William WREFORD was my famous (in those times) wrestling ancestor hailing from Devon (previously mentioned here and here). So, the fact that the only likely death entry for him was registered in London was a bit worrying for me. Could I be confident this was really him?
Luckily, I had found a newspaper article mentioning he had died ‘in the metropolis’ to help put my mind at ease:
DEATH OF A RENOWNED DEVONSHIRE WRESTLER. – On Sunday last the veteran William Wreford died after a very short illness at the house of one of his children, in the metropolis. (Exeter and Plymouth Gazette (Friday, 07 December, 1866)
The Wreford Pedigree also notes that he died 26 November 1866 aged 74 which matches the death record, so I’m confident this is my William WREFORD.
The death record states William, a yeoman, died of ‘Natural decay’ on 26 November 1866 at 5 New Street, Bishopsgate [London]. However, the informant is listed as Thomas Cusiok/Cuscok (also living at 5 New Street), NOT one of his children.
Two of his children were living in London around this time. William’s son, also named William, had been living in London from at least 1840 – he had married at St Dunstan in the East, and was in the censuses until 1861 as living in the court behind St Clement’s church, Eastcheap. (He was in the police force but by 1871, he was a ‘coffee house keeper’ a little further north in Paul Street.)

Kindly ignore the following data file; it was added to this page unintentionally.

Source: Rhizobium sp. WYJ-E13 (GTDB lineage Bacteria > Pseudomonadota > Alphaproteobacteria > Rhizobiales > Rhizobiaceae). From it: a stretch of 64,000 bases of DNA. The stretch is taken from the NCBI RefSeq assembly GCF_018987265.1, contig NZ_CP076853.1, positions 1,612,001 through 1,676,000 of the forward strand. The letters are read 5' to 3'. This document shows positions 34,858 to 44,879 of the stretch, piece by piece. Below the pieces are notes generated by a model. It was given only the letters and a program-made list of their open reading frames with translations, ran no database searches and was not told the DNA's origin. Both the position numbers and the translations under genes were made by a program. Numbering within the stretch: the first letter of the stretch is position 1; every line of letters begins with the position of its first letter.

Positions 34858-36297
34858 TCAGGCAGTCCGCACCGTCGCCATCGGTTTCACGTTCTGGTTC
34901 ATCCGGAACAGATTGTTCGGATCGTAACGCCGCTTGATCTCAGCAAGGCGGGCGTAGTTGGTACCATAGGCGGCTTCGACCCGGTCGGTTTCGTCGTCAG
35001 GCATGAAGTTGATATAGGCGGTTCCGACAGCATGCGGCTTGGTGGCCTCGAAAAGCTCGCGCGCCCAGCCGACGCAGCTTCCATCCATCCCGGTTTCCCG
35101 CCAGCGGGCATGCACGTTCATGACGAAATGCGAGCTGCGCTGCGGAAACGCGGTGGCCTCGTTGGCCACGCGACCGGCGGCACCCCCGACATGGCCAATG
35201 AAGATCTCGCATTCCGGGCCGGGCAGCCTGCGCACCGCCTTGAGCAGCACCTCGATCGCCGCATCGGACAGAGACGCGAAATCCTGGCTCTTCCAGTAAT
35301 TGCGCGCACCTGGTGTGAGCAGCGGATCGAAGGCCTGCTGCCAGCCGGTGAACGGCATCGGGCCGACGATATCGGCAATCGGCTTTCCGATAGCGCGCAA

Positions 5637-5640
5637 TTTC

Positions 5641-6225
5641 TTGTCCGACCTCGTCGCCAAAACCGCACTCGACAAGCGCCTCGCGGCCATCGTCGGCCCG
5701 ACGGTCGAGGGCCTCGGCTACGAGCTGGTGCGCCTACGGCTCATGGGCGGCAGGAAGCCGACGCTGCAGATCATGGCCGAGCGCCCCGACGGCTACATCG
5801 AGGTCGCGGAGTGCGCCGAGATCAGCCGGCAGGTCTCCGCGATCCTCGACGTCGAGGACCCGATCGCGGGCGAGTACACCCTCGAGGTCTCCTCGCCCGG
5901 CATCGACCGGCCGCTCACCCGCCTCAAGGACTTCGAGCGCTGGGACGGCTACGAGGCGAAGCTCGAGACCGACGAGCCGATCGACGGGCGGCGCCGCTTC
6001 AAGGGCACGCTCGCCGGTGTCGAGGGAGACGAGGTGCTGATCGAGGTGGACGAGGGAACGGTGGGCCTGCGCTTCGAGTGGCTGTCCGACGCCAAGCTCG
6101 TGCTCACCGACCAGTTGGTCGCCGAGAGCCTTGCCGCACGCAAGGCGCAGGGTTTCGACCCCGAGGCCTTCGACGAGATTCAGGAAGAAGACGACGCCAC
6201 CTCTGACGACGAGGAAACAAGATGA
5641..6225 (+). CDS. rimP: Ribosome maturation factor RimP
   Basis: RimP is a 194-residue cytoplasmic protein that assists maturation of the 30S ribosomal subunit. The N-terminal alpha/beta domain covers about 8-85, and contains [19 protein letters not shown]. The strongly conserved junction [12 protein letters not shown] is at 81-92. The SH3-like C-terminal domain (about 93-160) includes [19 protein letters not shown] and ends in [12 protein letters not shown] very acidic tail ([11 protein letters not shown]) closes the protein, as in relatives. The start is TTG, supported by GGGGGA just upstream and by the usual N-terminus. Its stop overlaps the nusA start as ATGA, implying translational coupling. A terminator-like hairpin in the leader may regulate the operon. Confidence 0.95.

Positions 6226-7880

Also, his daughter, Elizabeth had married a mariner (Alexander SMALL) in London, 1853 and was a widowed lodging house keeper by the 1871 census (where she lived further north in Tower Hamlets – I’m yet to find her on the 1861 census). Could Thomas Cusiok have been one of her lodgers?
- Who is Thomas Cusiok/Cuscok?
- Find Elizabeth SMALL (nee WREFORD) in 1861 census